Burqas a Sign of “Religious Extremism,” Says Sri Lankan Government, Proposes Burqa Ban
Sri Lanka has announced plans to ban the wearing of burqas and shut down more than 1,000 Islamic schools known as madrassas, citing national security concerns. The decision adds to a series of national policies introduced over the last few years that curtail the minority Muslim population’s rights.
“The burqa has a direct impact on national security,” Sarath Weerasekara, Sri Lankan Minister of Public Security, said on Saturday. “In our early days, we had a lot of Muslim friends, but Muslim women and girls never wore the burqa. It is a sign of religious extremism that came about recently. We will definitely ban it.”
The announcement coincides with the second anniversary of the 2019 Sri Lankan Easter bombings, which killed more than 200 people. After the Islamic State claimed responsibility for the terrorist attack, the government prohibited women from wearing any face coverings, as authorities said it would hasten the process of identifying the attackers and their support networks. UN Human Rights Watch heavily condemned the move as a violation of dignity and personal rights.
Two years later, the government’s new policy has invited a similar response. “It’s part of the Islamophobic reaction in Sri Lanka,” Shreen Saroor, a Sri Lankan peace and women’s rights activist, tells Al Jazeera. “The compulsory cremation policy was revised, and now we hear so many other measures to some form of punishing the Muslim community.” Last year, the government had mandated that people who died of Covid19 should be cremated, which is against the tradition of Muslims, who bury their dead. The government had contended, without any medical evidence, that the Muslim burial traditions posed a health risk. The World Health Organization in its guidelines reiterated there was no medical justification for insisting on cremation. The mandatory cremation policy was lifted only after global outrage over the policy.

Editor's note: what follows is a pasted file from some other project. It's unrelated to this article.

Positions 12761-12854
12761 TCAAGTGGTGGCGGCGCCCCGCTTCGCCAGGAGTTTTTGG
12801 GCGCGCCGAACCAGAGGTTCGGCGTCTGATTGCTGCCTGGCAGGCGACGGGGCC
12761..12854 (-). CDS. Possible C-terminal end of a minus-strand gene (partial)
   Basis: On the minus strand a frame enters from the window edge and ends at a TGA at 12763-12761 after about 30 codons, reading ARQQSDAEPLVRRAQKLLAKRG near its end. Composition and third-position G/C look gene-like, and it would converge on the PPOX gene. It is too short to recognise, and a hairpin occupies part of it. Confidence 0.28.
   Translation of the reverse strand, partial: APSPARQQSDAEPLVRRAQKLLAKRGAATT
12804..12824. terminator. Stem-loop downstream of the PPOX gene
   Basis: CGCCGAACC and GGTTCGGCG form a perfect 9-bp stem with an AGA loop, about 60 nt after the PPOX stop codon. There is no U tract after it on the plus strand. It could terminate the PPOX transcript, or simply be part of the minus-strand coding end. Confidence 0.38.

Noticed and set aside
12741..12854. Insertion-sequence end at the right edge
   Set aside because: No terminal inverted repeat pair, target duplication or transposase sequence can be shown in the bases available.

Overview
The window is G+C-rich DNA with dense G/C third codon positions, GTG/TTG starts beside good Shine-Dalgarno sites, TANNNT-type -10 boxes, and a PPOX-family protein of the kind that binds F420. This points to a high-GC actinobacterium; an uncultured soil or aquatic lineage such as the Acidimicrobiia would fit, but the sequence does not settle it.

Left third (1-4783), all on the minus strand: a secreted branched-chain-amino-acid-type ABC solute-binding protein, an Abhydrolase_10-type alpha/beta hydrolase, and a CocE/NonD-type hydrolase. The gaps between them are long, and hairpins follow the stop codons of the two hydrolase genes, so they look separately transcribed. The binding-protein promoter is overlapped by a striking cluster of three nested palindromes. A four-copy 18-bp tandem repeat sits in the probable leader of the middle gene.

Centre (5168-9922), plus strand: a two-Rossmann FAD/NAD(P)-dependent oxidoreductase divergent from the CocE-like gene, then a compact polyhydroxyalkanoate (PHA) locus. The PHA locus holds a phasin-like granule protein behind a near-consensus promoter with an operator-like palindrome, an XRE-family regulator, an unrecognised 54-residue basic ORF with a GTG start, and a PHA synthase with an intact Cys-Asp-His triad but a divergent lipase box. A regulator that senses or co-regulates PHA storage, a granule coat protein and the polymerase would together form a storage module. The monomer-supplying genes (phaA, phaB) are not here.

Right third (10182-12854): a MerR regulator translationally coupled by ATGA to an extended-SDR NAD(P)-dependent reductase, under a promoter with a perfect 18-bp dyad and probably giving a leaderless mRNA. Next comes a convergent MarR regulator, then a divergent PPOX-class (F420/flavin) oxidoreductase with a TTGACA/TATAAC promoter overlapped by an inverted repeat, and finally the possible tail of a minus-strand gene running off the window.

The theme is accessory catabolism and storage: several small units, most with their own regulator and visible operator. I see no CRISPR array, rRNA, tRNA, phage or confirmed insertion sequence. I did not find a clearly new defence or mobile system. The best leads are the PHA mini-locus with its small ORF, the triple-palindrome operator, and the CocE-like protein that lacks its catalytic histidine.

The move against the burqa comes “at a time when the Muslim community has been constantly targeted,” Saroor adds, stating that Muslims in the country were not consulted.
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The Sri Lankan government also plans to close more than 1,000 madrassas, saying they are not registered with the authorities and do not follow the national education policy. “Nobody can open a school and teach whatever you want to the children,” said Weerasekara. “It must be as per the government-laid down education policy.” Most unregistered schools teach “only the Arabic language and the Quran, so that is bad,” the Minister added.
Other local Muslim bodies have also expressed concern. “This is a racist agenda,” Hilmy Ahamed, vice-president of the Muslim Council of Sri Lanka, told Al Jazeera. Sri Lanka has witnessed several anti-Muslim riots over the years, with violence against Muslims a growing problem in the era since 2009, when the country’s civil war ended.
Buddhists make up the majority of the country’s population at about 75%, with Muslims making up about 9%. Ethnic minority Tamils, who are mainly Hindus, make up about 15%. “They [the government] are trying to convince the Buddhists that they are going after Muslims,” Ahamed says.
Others argue that the burqa ban infringes upon women’s rights and individual liberty under the guise of national security. It violates Muslim women’s right to practice their religion, critics note.
Last month, the United National Human Rights Council session considered a new resolution addressing human rights concerns in Sri Lanka, including how the country treats its minority Muslim population.
Weerasekara said he had signed a paper on Friday seeking the approval of the cabinet of ministers. The order now needs parliamentary approval, but officials say they expect the ban to be implemented soon.